Recent world events show just how serious and deep the impact of
this crisis is. Whilst Australia has so far weathered the problems
reasonably well, there has been impact locally and there will no
doubt be further impact.
To date we have seen shareholders in Allco Finance Group, Centro
Properties Group and MFS Ltd (now Octaviar) institute class actions
in an attempt to recover some of their losses as a result of the
credit crisis. Each company faces allegations that they failed to
disclose crucial information about their debt positions in the
period leading up to the credit crisis. The class actions allege
that these failures breached continuous disclosure rules in the
Corporations Act and constituted misleading and deceptive
It is reported that as many as 100 local Councils are
considering litigation against the Australian subsidiary of Lehman
Brothers which sold them Collateralised Debt Obligations
("CDOs") linked to the failed US sub-prime mortgage
market. NSW Councils alone are reported to have an estimated $400
million in unrealised losses. Wingecarribee Shire Council is the
first to mount a Federal Court action against Lehman Brothers,
alleging misleading and deceptive conduct in the management of its
investment portfolio. The Council is suing Lehman Brothers over a
$70 million investment but the future of that action is now far
from clear because of the Lehman Brothers bankruptcy. Charities,
churches, hospitals and even nursing homes across Australia are
also reported to be caught by the sub-prime-backed CDOs.
There have been few Court decisions dealing with the effects of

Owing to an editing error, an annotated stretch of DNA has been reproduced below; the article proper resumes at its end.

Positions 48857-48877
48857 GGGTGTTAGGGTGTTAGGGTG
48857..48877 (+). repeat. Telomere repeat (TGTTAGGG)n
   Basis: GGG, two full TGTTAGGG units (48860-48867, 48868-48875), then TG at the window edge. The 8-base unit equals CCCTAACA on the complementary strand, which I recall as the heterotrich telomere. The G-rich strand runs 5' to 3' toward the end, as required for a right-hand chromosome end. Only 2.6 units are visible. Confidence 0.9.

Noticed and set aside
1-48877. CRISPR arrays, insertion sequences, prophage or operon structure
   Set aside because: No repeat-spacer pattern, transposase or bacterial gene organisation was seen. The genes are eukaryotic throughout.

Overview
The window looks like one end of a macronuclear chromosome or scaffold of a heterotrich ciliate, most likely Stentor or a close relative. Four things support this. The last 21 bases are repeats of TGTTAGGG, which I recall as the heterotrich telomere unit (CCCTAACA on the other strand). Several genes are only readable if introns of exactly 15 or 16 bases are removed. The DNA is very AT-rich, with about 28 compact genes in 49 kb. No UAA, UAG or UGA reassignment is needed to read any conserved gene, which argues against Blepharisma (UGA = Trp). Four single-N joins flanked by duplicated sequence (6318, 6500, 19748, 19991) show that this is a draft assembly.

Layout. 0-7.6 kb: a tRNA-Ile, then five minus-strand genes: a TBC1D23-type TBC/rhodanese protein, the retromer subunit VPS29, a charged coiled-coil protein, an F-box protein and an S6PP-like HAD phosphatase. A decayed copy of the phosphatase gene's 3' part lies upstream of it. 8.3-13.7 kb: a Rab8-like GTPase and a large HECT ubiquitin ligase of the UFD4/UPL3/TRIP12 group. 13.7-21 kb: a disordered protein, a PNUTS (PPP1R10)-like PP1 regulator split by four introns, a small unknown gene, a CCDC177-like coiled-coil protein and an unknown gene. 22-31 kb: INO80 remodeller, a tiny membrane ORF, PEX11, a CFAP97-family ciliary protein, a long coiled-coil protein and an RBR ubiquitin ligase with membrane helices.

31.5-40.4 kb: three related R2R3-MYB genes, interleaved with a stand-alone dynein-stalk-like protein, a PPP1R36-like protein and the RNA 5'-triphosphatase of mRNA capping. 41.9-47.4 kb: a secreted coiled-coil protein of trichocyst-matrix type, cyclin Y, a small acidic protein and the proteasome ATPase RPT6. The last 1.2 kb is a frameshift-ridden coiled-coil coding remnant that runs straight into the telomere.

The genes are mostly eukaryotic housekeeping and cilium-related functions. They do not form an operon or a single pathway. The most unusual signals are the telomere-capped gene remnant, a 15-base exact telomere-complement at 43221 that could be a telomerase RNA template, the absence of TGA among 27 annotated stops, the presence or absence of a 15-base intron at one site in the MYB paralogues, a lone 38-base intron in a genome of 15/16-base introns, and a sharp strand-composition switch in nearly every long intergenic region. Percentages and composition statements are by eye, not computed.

the US sub-prime crisis to date but insurers may yet see claims
emerging through PI and D&O policies. A critical feature of
much of the litigation will likely be that the developers and
promoters of the CDOs failed to make the investors aware of the
risks involved given many of these investments were very high risk.
We comment on this below in regard to the recent Basis Capital
decision. In addition, directors of distressed companies may face
potential exposures given the novel circumstance they face and the
difficult decisions that are having to be made. Significant
economic events take some time to work their way through the legal
system so it will be some time until the full impact on insurers is
The content of this article is intended to provide a general
guide to the subject matter. Specialist advice should be sought
about your specific circumstances.
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When determining if a DOCA is to be terminated, public interest can, and often will, outweigh any benefit to creditors.
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